Overall, I remain reasonably content with Chrome.

-- Jack Krupansky

Monday, August 03, 2009

Air cooler blasts out ice cooled air and uses 96% less electricity than a window air conditioner!

Sometimes I actually like to read email spam because the claims are so hilarious. Today was the first time I had ever gotten a pitch for the "The Cool Surge eco-friendly air cooler":

The Cool Surge(R) eco-friendly air cooler blasts out ice cooled air, but uses about 96% less electricity than a typical window air conditioner. That way, you can stay cool for just pennies a day.

Sounds great! Of course, 96% less electricity seems a bit too good to be true.

So, I cut and pasted the first part of the sentence and googled it and quickly spotted a blog post that points out:

So essentially what the machine does is blow air over an icepack that you freeze in your freezer. This is nothing but an attempt to bilk poor people and people on fixed incomes out of money. They hope to take advantage of the ever rising energy prices to blind people to the laughable nature of any sort of cooling claims. You can buy a cheap window fan (that at least partial vents the heat from the fan) for 30 $$$ at a hardware store  and a freeze pack or 2 at your local grocery store for under 5 $$$. They want 300 $$$ PLUS shipping for their unit. What a joke. If you have ever taken your lunch to work with an ice pack in it, you know how well your cooler has to be insulated to make it work well. Try that in a house.

That's great. They were so careful to say "ice cooled air", expecting (correctly) that most people (including me) would read that as "ice cold air." Of course, no sane person would want to feel 32-degree air anyway.

Here is the description from the Cool Surge web site:

The Cool Surge portable air cooler is a work of engineering genius from the China coast so advanced that no windows, vents or freon are required. It's as easy to use as a baby's vaporizer and even includes two sets of the reusable glacier ice blocks. That gives you a total of eight hours of extra cooling power. It uses the same electricity as a light bulb, yet it blasts out ice cooled air. The hi-efficiency motor cools the air around the unit so you'll instantly feel cool and refreshed. The 3 cooling levels and auto shut off timer put all the comfort controls at your fingertips. It's so impressive that all transactions less shipping are backed by a full year limited warranty and a 30-day satisfaction guarantee.

It does sound so "eco-friendly" with its "reusable glacier ice blocks."

Now, be careful to read the fine print... "gives you a total of eight hours of extra cooling power." But what if it is hot more than eight hours? Hmmm... 24 divided by eight is three, meaning you would need three of these units or six sets of those "reusable glacier ice blocks" if you live in a climate where you need A/C 24/7 to survive all day, plus the freezer capacity for all of those "reusable glacier ice blocks."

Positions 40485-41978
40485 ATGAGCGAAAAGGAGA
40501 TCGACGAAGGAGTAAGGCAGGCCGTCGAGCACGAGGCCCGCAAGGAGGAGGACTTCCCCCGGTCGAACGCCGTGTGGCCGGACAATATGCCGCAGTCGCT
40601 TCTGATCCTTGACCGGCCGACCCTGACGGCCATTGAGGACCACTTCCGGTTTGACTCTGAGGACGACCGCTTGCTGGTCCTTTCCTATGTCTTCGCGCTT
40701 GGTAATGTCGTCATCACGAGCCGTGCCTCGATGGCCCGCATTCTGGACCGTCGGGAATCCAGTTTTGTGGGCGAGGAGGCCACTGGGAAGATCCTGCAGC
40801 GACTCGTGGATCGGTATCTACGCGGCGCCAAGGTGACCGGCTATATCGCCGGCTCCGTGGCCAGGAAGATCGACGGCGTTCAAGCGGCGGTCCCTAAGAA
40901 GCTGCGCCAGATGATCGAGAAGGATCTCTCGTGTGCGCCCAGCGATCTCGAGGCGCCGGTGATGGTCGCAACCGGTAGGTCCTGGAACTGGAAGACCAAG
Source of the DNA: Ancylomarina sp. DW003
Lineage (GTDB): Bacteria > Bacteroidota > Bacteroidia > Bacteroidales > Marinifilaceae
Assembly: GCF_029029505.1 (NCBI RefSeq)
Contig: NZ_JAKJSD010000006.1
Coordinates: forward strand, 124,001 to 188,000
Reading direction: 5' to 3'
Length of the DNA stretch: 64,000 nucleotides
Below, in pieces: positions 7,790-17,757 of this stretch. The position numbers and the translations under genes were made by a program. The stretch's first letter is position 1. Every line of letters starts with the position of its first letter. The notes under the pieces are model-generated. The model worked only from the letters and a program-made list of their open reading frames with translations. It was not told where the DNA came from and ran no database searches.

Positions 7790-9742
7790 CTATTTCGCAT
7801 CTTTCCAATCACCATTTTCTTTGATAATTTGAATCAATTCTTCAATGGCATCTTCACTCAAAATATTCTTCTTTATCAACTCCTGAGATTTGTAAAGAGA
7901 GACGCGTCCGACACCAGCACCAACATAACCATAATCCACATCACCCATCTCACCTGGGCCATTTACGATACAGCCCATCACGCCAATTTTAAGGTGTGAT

The FAQ is "useful":


It is a work of engineering genius that blasts out ice cooled air but only uses the same electricity as a 60 watt light bulb on the standard setting.

It's as easy to use as a baby's vaporizer and even includes the extra cooling power of 4 reusable glacier ice blocks. The glacier packs last 4-6 hours and are freezable and reusable.

Gee, that's a very helpful answer!

Here's another very important question and the "useful" answer:


It depends on several factors including the size of the room, the humidity level, the room temperature on any given day, what type of windows, is the sun shining right into the room, how high the ceilings are...

Those are their ellipses. Actually, honestly, they did given the technically correct engineer's answer (and we know their engineer(s) was a "genius"): It all depends. No sane engineer would ever claim otherwise. If they had marketing answer this question they would say "A lot!". And the sales team would helpfully and cheerfully respond "All of it!"

Here's the real catch... At a cost of $356, that is $176 more than I paid for my window air conditioner. $176 will buy me a lot of electricity. And of course they do not alert you to the fact that you have to pay the cost of electricity for your freezer to "reuse" those "reusable glacier ice blocks." Unless... if you live in a place where the winters are very cold and you have an ice house, you could buy and freeze a zillion of those "reusable glacier ice blocks" and not pay a dime for freezing them.

The spam I got offered to sell me the Cool Surge for a $119 discount or $297 discount for two units that are "nearly perfect." The email says:

These units have minor, hard-to-find imperfections that keep us from selling them at regular prices, but they function perfectly saving you a ton compared to A.C. costs.

One other little nit to pick... a of the primary function and value of A/C is to remove humidity so that you feel cooler than if the humidty were higher. The Cool Surge has no such capability, other than the small amount of condensation that might form on the "reusable glacier ice blocks". After all, if it did remove humidity to the extent that a window A/C does you would end up with a large puddle of water on the floor or have to frequently drain a pan to accumulate the water.

-- Jack Krupansky